Amazon Outage Shows Continued Relevance of Business Continuity Plans

Paul Mah

Amazon.com, one of the most popular e-commerce sites in the world, experienced a widespread outage that lasted a few hours Tuesday. While not taken offline, blank or partial pages greeted many customers for more than three hours, according to CNET News, rendering it impossible for them to browse or shop. With annual revenues of nearly $27 billion, simple arithmetic will show that each minute of downtime stacks up to $51,400 per minute in potential losses.

 

Beyond calling it a "technical difficulty" that affected the U.S. version of the site, the company was surprisingly tight-lipped about exactly what happened. Of course, IT folks care not so much about the delays to shopping, but that the same company runs Amazon Web Services, which pioneered the concept of cloud computing as an ultra-reliable and infinitely scalable platform.

 

Does This Mean Cloud Computing Can't Be Reliable?

 

So do we reconsider our plans to use cloud computing as part of our IT infrastructure? I feel that there is no need to panic and change your SMB's posture toward cloud computing at this point. Unlike the "accidental power problem" that took down another well-known company for more than a day, Amazon's outage is comparatively limited in scope. In addition, the downtime seems limited to the image-processing aspect of the site and affected only the U.S. version.

 

Ultimately, Amazon has achieved a stellar uptime record over more than a decade in operation. Indeed, this week's outage represents only the fourth major outage in its 15-year history. A quick rundown: There was a 30-minute outage in 1999, an hour in 2006, and a 90-minute outage in 2008.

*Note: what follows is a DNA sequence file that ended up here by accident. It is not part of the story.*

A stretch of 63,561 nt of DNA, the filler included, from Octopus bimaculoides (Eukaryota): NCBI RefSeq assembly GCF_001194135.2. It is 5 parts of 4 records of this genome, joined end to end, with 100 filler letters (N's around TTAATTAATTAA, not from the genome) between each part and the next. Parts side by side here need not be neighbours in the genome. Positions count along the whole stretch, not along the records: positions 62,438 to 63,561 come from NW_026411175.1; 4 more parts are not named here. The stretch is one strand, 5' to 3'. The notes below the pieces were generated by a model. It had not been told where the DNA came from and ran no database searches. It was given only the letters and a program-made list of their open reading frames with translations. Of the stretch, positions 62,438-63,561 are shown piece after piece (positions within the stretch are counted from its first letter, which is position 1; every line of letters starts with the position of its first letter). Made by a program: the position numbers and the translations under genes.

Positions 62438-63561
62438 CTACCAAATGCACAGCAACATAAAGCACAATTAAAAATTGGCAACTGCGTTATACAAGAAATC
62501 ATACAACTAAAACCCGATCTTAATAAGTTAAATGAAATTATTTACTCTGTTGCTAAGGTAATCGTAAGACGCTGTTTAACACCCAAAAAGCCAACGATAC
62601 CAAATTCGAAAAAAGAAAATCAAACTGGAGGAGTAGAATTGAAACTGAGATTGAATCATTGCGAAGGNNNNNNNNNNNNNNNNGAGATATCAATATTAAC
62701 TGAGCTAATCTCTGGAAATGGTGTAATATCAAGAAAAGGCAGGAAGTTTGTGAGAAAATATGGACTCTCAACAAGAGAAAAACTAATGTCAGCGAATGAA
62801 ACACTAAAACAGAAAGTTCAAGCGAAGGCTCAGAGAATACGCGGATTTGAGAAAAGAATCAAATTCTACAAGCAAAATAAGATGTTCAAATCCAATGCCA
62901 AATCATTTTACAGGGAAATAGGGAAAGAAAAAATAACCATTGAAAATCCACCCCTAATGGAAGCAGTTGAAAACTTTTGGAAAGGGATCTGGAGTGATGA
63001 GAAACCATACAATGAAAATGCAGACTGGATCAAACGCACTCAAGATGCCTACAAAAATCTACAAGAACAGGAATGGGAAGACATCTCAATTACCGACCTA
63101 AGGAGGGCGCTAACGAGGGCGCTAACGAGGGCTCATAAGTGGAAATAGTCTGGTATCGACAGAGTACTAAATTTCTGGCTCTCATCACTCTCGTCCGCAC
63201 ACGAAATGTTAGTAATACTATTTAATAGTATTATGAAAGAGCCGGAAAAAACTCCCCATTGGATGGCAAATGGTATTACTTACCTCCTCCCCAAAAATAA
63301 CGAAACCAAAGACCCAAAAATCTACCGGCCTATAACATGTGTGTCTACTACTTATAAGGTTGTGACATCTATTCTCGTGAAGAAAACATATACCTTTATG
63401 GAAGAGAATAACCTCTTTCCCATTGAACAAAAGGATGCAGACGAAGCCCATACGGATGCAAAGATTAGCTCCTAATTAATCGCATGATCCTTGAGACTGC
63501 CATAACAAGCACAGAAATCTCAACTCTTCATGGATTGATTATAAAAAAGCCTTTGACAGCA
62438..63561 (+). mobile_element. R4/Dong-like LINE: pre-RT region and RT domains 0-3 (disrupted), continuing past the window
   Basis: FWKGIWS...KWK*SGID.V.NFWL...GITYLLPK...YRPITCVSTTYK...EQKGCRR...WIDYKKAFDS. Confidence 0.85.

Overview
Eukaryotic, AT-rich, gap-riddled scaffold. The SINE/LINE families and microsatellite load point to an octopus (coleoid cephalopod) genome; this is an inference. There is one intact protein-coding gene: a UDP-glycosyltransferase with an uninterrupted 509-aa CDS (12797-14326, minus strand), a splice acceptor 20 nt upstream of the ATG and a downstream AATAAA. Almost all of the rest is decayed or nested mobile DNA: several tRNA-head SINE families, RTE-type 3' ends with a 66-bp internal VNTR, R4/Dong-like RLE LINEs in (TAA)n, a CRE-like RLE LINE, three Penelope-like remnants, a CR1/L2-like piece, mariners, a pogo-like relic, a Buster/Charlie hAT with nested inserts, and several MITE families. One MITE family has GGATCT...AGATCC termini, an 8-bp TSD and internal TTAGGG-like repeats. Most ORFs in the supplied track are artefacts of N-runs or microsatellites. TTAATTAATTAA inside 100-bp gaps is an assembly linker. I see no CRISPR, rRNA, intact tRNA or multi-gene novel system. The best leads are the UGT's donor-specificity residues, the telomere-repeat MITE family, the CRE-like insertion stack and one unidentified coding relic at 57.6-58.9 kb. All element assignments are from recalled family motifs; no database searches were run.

That shows that extremely high availability can be achieved. In fact, Amazon has not just "talked the talk" on reliability, but has a decade-and-a-half track record to show for it.

 

Focus on Business Continuity Planning

 

This incident does underscore, however, the continued relevance of business continuity planning. Regardless of the redundancy and care put into achieving uptime on primary systems, the fact is that disasters do occur. When they do, it is imperative that businesses of all sizes have a plan to deal with whatever contingencies arise.

 

For example, what happens when your retail outlet's Internet connectivity is disrupted, or if the point-of-sale (POS) terminal breaks down? For the former, what are the critical business processes that require access to the Internet and the manual procedures to substitute in the interim?

 

In the latter example, do the staffers have a number to call for immediate assistance or do they have to struggle through contacting the receptionist, supervisor, general manager and IT manager? For that matter, are contracts with vendors (or spare units) in place with a defined amount of time for the problem unit to be replaced?

 

Remember, no hardware or service is totally failsafe.

 

I talked more about the importance of business continuity here, and also gave some practical tips to ensure business continuity from a technical reliability perspective here. In the meantime, I would love to hear of any business continuity tips that you might have for SMBs.



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